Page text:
If North Bay, Sudbury, Kenora, Thunder Bay and Timmins were in the middle of a by-election like Sault Ste. Marie, would their hospitals see a similar funding increase, asked Michael Hurley president of the Ontario Council of Hospital Unions (OCHU/CUPE) in Sudbury today.
While the majority of northern Ontario hospitals, including Sudbury’s Health Sciences North (HSN) – a regional hospital with a cancer centre – got $5.8 million or about a 2 per cent funding increase, the Sault Area Hospital saw a 3.8 per cent allocation that amounts to $5.5 million in 2017.
Although the Sault Area Hospital fared better than other northern hospitals, the money it received in the throes of the by-election “the Liberals are desperate to win, is still not enough to restore staff, beds and services that have been cut following eight years shrinking provincial funding for hospitals,” Hurley said.
Following years of zero base funding increases, the consensus among health care stakeholders from the association representing hospitals to front line staff unions is that hospitals need a minimum of about a 5 per cent increase in funding, simply to maintain existing services. But in its April budget the provincial Liberal government provided an underwhelming province-wide funding increase of 3.1 per cent for hospitals. Northern hospitals however are only getting 2 per cent – with the notable exception of the Sault.
In 2016-17 the Liberals planned to increase funding 2 per cent, but were forced by community and labour campaigns focused on patient need to increase funding 3.5 per cent by the end of the year. “Like last year, communities have to drive hospital funding higher this year as well,” Hurley says, “Two per cent just won’t do.”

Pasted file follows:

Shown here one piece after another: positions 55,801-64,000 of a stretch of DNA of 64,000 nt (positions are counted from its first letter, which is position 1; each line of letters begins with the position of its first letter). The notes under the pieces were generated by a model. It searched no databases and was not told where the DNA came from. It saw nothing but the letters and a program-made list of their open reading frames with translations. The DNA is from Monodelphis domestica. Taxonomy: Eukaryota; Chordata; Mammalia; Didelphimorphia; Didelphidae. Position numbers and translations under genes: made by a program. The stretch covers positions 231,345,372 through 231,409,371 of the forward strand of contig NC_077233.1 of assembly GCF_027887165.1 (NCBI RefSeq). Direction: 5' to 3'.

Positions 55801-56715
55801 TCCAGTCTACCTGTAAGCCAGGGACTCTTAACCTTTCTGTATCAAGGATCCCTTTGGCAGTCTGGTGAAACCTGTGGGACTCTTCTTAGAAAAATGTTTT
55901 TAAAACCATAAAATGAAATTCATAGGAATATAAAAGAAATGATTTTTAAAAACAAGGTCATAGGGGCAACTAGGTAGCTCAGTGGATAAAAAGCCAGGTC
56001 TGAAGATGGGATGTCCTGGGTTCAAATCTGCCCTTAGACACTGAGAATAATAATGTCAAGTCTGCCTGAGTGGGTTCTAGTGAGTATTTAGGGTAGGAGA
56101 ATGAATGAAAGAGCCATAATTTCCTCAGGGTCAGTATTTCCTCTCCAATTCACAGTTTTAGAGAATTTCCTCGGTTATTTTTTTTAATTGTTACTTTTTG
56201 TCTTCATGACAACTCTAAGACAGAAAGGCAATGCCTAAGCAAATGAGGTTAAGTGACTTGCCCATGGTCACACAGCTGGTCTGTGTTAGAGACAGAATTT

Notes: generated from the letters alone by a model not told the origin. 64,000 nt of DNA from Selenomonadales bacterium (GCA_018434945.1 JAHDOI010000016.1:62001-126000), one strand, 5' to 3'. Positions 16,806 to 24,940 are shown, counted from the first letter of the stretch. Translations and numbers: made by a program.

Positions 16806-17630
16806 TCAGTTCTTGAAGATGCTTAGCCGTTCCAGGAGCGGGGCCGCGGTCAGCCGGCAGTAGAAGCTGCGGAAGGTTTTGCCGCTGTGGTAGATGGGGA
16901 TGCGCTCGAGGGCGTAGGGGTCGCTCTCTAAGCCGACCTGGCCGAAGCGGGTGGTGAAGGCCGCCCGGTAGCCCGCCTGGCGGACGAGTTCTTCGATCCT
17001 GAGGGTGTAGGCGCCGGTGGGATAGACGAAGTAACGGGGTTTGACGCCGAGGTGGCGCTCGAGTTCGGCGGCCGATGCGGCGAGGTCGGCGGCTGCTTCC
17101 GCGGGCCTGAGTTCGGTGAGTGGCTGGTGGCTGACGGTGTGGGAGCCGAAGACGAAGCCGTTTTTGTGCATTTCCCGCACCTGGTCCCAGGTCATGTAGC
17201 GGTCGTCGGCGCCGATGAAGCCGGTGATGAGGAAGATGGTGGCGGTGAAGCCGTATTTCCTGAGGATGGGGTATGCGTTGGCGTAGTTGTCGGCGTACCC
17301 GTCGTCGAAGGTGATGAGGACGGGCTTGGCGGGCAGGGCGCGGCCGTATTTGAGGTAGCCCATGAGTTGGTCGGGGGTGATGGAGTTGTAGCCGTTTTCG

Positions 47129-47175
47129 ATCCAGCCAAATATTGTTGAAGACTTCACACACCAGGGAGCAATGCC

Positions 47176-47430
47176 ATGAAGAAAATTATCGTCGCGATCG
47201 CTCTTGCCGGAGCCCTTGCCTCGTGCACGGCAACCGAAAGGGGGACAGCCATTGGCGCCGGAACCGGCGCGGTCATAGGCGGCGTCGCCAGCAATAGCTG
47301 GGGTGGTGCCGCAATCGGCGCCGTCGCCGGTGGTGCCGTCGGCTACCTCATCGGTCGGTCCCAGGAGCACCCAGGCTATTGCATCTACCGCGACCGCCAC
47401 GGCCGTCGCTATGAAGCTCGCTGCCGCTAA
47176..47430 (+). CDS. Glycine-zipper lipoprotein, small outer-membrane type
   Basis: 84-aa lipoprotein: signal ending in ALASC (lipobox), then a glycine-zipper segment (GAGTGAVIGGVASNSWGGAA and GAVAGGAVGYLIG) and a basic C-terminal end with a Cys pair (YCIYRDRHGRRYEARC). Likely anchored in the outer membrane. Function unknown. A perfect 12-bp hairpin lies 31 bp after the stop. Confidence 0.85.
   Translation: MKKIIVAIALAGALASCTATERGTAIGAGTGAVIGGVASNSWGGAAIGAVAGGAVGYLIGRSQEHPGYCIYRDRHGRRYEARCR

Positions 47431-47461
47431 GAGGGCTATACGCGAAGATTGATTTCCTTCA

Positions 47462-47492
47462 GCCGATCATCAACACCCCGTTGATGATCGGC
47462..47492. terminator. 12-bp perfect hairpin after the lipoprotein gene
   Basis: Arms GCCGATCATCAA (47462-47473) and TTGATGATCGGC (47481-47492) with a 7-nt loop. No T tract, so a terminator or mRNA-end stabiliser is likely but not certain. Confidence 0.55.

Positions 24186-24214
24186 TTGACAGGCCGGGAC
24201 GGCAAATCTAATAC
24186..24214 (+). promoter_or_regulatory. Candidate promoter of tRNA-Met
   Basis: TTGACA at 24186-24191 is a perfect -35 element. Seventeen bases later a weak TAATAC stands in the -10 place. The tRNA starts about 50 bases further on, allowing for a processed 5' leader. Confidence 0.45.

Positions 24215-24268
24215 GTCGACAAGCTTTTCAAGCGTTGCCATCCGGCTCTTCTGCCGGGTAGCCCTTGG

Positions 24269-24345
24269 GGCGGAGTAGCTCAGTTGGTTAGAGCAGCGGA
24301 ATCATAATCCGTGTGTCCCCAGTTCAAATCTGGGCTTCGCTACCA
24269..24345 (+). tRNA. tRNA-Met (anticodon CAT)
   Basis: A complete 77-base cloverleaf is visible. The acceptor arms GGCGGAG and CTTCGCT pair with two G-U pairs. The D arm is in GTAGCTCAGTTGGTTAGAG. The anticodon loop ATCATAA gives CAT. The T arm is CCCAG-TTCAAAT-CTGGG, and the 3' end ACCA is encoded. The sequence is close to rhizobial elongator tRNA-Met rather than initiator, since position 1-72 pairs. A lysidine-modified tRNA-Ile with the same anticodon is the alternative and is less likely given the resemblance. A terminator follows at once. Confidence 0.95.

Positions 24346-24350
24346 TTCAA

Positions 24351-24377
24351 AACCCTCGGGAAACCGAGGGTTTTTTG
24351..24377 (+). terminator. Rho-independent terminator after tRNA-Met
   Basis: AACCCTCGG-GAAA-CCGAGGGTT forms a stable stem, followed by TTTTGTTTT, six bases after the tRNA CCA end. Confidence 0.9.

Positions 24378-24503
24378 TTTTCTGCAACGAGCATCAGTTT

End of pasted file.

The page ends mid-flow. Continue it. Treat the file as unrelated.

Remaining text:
Based on the last available data, to bring hospitals just to last year’s 3.5 per cent, funding for HSN would need to increase by $10.15 million, not the $5.8 million announced by the local Liberal MPP last week.
Similarly, North Bay Regional Health Centre’s allocation of $3.67 million would need to go up to $6.4 million; Thunder Bay Regional Health Sciences Centre given $4 million would need to see an increase to $7 million; Lake of the Woods in Kenora would need funding increased from $555,011 to $971,000 and Timmins and District Hospital up to $2.38 million from $1.36 million.
The northern hospital funding gap may grow next year. The Ontario government has promised an overall 4.7 per cent increase for health care in 2018-19. This is closer to the actual cost pressures that hospitals face. But if this year’s 2 per cent approach is any indication, northern hospitals will not see anything like that, Hurley said.
Hospitals in the north are facing significant challenges including higher rates of disease and poverty and “we believe they all deserve increased funding to at least meet operating costs. We will continue to push for that and for stable multi-year funding. We are also optimistic that northern communities will demand funding for their hospitals return to levels at real cost pressures,” said Hurley in outlining plans for a large community rally aimed at increasing hospital funding to 5 per cent.